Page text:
several layers of lake ice footage is layered over each other to create an otherworldy blue landscape with varying transparencies using a drone video camera
Lake Ice 2

Starting in the fall of 2015, Lincoln Schatz has stood on the shores of Lake Michigan; composing photographs that study the lake’s surface, the distant horizon line and the sky that sits above them both as they all shift over time. The photographs that are included in the Lake Series have meticulously studied the same subject day after day, year after year, finding within the rule-set, established at the beginning of the project, an immense natural world full of difference, subtlety and change. Over the course of the winter of 2018, on some of the most unforgiving days of that season, Schatz deployed an autonomous flying vehicle (or drone) with an attached video camera and began to film for what would become, Lake Ice.

Drone Video Filming for Lake Ice

This period of aerial film work has produced a completely new understanding of the body of water that sits before him during his daily pilgrimages. Proving once again how elusive and difficult it can be to categorize exactly what a lake is. From these aerial recordings that scanned a frozen landscape in various states of forming & deforming comes a new short film by Lincoln Schatz entitled, Lake Ice, entirely filmed using a remotely controlled drone video camera. With Lake Ice we are able to turn our understanding of what a lake is on it’s head. We are given a way of experiencing a landscape that is utterly foreign to us. Alien, deceptive in it’s subject matter and confounding in terms of scale and material, showing us the unrelenting nature of winter on the Great Lakes.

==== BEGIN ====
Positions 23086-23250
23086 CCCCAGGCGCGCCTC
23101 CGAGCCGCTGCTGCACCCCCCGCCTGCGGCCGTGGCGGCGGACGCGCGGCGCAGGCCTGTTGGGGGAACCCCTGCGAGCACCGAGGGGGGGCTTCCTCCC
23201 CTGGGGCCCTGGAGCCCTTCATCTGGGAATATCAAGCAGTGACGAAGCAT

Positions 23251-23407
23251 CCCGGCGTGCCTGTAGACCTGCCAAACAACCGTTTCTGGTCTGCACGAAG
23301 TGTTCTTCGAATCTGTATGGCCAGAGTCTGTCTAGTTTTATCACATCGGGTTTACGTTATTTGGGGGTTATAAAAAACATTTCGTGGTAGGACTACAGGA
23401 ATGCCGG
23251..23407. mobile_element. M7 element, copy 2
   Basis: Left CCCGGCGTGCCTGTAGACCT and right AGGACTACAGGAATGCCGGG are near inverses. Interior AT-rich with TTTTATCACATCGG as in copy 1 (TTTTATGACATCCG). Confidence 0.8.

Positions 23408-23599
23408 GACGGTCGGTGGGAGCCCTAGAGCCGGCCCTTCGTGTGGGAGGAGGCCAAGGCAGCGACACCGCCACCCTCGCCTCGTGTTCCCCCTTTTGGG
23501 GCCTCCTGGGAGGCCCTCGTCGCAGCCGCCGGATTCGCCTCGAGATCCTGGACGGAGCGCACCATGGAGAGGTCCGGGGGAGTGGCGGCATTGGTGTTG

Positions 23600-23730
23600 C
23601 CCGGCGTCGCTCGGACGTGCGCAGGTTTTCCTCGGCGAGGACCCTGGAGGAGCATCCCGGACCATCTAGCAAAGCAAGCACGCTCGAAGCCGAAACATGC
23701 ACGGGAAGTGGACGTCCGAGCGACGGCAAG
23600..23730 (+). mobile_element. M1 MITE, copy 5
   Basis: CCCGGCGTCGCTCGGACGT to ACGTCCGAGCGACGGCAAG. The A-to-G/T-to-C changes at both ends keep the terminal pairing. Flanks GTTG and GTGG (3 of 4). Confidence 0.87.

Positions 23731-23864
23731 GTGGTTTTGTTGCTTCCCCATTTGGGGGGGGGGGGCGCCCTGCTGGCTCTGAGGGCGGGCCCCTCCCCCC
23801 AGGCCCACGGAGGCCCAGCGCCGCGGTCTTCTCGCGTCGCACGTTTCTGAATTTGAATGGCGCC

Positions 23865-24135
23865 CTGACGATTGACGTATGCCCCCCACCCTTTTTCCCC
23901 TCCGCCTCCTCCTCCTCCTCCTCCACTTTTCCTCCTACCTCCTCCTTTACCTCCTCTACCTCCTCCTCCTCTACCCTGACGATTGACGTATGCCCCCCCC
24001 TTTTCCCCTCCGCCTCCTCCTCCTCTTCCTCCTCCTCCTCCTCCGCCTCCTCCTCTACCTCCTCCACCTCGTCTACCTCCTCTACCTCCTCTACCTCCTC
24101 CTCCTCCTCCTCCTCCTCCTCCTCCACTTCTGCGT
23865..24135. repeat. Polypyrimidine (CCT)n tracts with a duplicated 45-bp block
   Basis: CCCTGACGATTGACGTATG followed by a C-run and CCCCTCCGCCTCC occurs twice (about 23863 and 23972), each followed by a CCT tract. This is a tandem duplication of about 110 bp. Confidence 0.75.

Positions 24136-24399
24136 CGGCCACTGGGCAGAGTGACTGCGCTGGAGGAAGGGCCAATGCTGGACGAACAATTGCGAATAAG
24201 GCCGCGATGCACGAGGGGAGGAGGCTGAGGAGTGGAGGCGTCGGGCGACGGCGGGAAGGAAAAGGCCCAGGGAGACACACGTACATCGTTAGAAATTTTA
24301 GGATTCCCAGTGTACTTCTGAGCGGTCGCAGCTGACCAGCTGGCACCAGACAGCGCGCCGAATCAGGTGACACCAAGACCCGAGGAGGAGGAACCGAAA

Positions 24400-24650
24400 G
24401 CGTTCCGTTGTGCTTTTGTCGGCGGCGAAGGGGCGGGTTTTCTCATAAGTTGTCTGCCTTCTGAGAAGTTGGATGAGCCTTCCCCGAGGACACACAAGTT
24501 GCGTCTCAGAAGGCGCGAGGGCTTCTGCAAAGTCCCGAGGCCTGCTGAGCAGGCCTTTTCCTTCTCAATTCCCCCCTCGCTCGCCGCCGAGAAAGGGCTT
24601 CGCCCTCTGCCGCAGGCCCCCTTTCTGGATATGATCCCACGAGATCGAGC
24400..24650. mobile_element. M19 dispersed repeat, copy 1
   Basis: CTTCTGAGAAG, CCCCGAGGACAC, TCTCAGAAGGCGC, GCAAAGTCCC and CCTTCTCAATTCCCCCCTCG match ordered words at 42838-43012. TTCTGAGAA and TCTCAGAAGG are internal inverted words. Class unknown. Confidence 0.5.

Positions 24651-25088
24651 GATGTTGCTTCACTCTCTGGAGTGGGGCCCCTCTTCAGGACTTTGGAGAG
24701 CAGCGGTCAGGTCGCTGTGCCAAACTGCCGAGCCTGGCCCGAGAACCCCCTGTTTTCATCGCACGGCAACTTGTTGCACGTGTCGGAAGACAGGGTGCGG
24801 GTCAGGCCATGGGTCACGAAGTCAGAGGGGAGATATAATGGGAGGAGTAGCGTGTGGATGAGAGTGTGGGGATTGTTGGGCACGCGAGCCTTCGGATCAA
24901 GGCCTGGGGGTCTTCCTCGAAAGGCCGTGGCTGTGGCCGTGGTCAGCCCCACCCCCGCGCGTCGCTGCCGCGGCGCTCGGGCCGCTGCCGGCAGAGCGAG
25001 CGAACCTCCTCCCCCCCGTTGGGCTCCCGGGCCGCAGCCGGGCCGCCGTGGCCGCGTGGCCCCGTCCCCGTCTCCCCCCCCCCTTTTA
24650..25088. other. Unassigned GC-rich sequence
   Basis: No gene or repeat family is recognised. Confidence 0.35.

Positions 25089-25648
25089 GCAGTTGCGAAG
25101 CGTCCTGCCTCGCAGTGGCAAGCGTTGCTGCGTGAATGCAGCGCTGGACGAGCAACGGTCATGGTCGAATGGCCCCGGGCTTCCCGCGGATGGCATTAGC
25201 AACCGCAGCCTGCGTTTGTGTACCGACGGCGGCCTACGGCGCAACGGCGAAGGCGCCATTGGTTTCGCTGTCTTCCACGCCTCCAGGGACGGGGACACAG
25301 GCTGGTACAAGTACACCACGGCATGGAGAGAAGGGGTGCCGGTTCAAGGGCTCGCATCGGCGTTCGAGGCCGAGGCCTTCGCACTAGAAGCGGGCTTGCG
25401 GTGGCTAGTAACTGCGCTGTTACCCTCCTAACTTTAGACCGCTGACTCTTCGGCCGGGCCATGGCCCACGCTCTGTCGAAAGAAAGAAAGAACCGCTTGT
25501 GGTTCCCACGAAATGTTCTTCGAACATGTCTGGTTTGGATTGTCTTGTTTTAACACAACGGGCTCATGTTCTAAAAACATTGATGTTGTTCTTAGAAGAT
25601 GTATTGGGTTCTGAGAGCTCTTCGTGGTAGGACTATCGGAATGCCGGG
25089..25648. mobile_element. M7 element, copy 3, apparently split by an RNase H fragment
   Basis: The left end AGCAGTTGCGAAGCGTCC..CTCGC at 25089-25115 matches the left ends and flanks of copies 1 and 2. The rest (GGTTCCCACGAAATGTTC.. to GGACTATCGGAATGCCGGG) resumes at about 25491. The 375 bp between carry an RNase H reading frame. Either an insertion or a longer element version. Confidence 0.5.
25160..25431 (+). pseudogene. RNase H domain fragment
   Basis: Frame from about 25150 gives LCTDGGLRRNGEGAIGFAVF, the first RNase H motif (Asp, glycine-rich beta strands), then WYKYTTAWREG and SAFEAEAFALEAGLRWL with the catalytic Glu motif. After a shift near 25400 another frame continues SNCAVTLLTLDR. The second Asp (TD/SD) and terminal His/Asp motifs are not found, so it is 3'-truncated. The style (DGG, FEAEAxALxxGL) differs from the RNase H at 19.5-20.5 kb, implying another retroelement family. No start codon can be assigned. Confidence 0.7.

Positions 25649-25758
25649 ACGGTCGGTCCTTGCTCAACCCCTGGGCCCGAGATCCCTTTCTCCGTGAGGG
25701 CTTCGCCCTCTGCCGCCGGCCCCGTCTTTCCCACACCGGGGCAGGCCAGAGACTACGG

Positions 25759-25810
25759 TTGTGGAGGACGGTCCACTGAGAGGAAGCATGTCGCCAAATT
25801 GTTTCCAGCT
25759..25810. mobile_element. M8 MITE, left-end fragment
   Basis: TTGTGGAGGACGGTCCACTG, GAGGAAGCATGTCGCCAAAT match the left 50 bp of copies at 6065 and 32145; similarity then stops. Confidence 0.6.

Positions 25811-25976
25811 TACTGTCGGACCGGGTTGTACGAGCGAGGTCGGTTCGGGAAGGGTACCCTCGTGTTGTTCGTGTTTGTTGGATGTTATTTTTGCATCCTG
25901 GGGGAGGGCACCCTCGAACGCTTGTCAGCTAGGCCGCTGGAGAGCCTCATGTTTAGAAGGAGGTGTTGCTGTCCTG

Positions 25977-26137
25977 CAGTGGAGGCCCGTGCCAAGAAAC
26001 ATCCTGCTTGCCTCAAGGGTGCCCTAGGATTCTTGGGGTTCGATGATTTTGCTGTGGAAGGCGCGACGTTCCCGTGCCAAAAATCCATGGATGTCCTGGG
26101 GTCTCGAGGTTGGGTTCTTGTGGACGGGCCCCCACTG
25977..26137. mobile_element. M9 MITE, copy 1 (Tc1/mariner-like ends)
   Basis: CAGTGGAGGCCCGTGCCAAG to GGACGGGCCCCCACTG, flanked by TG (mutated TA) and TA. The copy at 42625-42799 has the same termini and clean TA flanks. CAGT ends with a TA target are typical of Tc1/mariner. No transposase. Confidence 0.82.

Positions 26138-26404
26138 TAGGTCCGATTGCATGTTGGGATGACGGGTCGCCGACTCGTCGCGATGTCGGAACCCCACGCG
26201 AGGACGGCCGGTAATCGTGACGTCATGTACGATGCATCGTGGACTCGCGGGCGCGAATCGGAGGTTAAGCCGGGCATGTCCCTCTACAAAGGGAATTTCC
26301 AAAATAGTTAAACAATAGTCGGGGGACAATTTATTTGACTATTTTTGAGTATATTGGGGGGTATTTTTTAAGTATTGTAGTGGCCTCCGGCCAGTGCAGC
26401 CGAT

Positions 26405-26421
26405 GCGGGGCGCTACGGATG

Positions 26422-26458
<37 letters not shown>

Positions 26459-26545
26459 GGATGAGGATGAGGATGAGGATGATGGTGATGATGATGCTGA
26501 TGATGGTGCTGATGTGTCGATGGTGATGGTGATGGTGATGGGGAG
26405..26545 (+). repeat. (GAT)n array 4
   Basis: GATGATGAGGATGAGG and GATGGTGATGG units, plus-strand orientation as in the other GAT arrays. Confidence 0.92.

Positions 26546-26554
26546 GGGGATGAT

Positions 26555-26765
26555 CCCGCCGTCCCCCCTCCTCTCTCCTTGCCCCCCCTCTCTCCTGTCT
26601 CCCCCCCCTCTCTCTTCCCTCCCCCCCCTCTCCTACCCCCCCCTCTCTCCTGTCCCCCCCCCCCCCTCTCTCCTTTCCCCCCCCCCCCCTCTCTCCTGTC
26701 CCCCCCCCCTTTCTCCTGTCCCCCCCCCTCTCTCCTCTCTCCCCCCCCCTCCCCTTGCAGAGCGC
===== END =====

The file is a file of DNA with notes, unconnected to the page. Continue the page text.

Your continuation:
Ice on the Lake

large pieces of lake ice float in a dark green Lake Michigan, layers of ice overlaid on top of one another
Lake Ice 5

Sheets of ice form, freeze and thaw, a cycle that repeats over the course of winter. Every piece of ice is constantly forming, breaking apart or reforming, endlessly in flux until they disappear fully into the lake, all of these processes result in changes to the shape, size, texture, crystal structure, thickness and opacity of the ice with each progressing day.

As monumental as these ice buildups can be they are as equally fleeting and fragile in nature, perhaps an analogy for the ecological period we live in today. Lake Ice shows that what can appear permanent and unmovable, merely by scale, weight or material can disappear overnight without a trace. 

A behind the scenes photo and more information about the filming process can be found here.